The report, written by Fergus Hanson, Sarah O'Connor, Mali Walker and Luke Courtois of the organisation's International Cyber Policy Centre, falls at the very first hurdle by starting off with an assertion that only Russia and China interfere with elections in other countries.
It thus leaves out the one country that has interfered with more elections and also tried to overthrow elected leaders whenever it suits its interests – the United States of America. When a report is based on such a premise, everything that follows is tinged with intellectual dishonesty.
ACS president Yohan Ramasundara says in a foreword that the ASPI study "serves as an educational resource for our citizens on what to keep an eye out for, and how to better distinguish reputable information from disinformation in real time". Hardly. The ACS' funds could have been better spent – perhaps by organising digital education camps for Indigenous children, rather than sponsoring an already over-fed organisation.
Its cyber policy centre is backed by Microsoft, Google, au domain namespace administrator auDA, security firm Palo Alto Networks, Thales, Amazon, the Cyber Security Cooperative Research Centre, the National Archives of Australia, the Federal Government, Telstra, Jacobs and encryption company Senetas.
And if all those corporates were insufficient, General Atomics Aeronautical serves as a corporate supporter.
With money pouring in from such sources, how can any organisation claim to be independent? But that is exactly what ASPI claims to be. How many companies give away money for nothing?
As to the "study" itself, there appears to be some kind of obsession with the fact that what was claimed to have happened in the 2016 US presidential election is some kind of disease that will spread all over the globe.
The authors conclude that when democracies respond to electoral interference, their response should be proportional to the risk and the country which is interfering. Detecting such interference is better done by non-government bodies, the brief says.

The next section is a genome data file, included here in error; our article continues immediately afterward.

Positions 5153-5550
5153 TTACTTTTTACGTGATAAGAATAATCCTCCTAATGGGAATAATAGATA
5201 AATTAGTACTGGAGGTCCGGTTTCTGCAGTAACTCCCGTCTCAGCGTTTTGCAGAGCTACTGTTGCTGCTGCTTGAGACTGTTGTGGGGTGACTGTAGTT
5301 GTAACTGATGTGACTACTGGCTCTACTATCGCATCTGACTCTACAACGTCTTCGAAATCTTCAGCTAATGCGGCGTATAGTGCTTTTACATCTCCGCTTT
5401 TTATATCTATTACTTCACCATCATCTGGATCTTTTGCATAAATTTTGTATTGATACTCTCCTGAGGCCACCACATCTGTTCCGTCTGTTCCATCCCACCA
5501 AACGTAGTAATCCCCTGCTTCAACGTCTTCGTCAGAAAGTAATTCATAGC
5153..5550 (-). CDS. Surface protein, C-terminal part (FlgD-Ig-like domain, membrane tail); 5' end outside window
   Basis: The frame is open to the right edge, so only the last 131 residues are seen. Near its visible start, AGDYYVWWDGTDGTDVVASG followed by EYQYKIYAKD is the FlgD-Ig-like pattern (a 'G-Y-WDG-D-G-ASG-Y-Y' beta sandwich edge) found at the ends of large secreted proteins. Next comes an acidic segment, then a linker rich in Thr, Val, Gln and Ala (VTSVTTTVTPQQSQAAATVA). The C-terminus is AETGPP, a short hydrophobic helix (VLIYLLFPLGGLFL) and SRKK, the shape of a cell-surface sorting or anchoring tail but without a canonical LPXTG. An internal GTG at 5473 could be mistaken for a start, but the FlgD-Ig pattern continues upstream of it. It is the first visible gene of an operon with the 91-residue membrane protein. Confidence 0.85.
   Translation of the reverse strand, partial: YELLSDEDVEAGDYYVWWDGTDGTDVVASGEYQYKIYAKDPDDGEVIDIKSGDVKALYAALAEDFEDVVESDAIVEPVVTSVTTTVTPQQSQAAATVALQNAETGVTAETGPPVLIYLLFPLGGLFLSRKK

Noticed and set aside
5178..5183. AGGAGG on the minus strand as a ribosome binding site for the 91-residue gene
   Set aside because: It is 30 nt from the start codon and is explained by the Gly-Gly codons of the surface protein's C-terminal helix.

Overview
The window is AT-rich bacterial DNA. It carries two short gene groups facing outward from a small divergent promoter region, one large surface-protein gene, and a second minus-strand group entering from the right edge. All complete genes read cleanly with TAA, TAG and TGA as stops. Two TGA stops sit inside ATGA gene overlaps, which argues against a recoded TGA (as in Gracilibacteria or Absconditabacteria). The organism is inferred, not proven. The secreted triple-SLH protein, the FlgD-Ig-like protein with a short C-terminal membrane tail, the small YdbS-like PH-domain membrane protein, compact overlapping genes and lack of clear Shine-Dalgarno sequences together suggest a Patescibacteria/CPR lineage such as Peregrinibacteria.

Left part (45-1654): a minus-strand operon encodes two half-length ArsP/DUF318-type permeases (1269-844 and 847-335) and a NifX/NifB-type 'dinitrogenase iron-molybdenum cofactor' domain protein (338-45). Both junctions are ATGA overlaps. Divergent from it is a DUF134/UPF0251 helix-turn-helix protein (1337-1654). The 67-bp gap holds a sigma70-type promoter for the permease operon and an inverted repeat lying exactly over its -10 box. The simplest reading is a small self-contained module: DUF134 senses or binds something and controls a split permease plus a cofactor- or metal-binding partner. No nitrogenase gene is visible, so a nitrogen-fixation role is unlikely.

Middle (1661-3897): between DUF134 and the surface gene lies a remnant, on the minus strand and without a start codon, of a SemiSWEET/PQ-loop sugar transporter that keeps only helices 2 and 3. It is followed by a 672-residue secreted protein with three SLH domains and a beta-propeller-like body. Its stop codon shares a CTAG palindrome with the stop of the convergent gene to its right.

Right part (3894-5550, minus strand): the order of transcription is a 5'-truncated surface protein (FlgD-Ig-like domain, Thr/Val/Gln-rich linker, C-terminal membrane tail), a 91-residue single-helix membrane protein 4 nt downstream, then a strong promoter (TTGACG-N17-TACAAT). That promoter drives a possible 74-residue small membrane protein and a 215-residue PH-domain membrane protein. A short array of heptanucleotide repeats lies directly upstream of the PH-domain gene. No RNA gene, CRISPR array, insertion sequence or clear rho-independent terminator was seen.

Another suggestion is that effort should be directed to better measure the effect of foreign interference to provide data that could lead to better resourcing for efforts against it.
The brief suggests that public funding should be provided to enable political parties to prevent cyber intrusions. And finally, it pushes the need to impose costs on what it calls the two primary actors — Russia and China — to deter them from interfering.
One of the clearest cases of foreign interference in an election was when the US got the late Boris Yeltsin appointed as president of Russia. But that episode finds no mention here, understandably so.
The whole point of this exercise, as with so many other publications from the organisation, appear to be hyping up the fear factor so that all defence companies can sell more of their wares.
Politicians are not forgotten: the brief calls for public funds to be poured into political parties. "Political parties and politicians are clear targets of foreign adversaries," the authors write.
"With their shoestring budgets and the requirement to scale up dramatically during election campaigns, they’re no match for the resources of sophisticated state actors. Politicians are also vulnerable, including through the use of their personal devices." Poor pollies. At least, they can depend on ASPI to lobby for them.
And then there's this reminder that more funds are needed for similar research: "Governments should fund research to develop better ways to measure the impact of foreign interference to allow for a more informed decision on resourcing efforts to counter it." And who better to conduct such research than ASPI, eh?
One point about elections in Australia: there is compulsory voting and that means attempts to prevent voters from exercising their franchise would be a waste of time. How many Australians are willing to pay a fine for not turning up at a voting booth and getting his/her name ticked off? (You don't have to vote, just stuffing an unmarked ballot paper in the box will do). So how does one keep people away from the booths? That point is not tackled in this brief.
The last time ASPI showcased its wares, it tried to smear mud on the Chinese telecommunications equipment vendor Huawei Technologies. That time the author, Elise Thomas, got several facts mixed up and ended up cutting rather a sorry figure.
This time seems to be no different.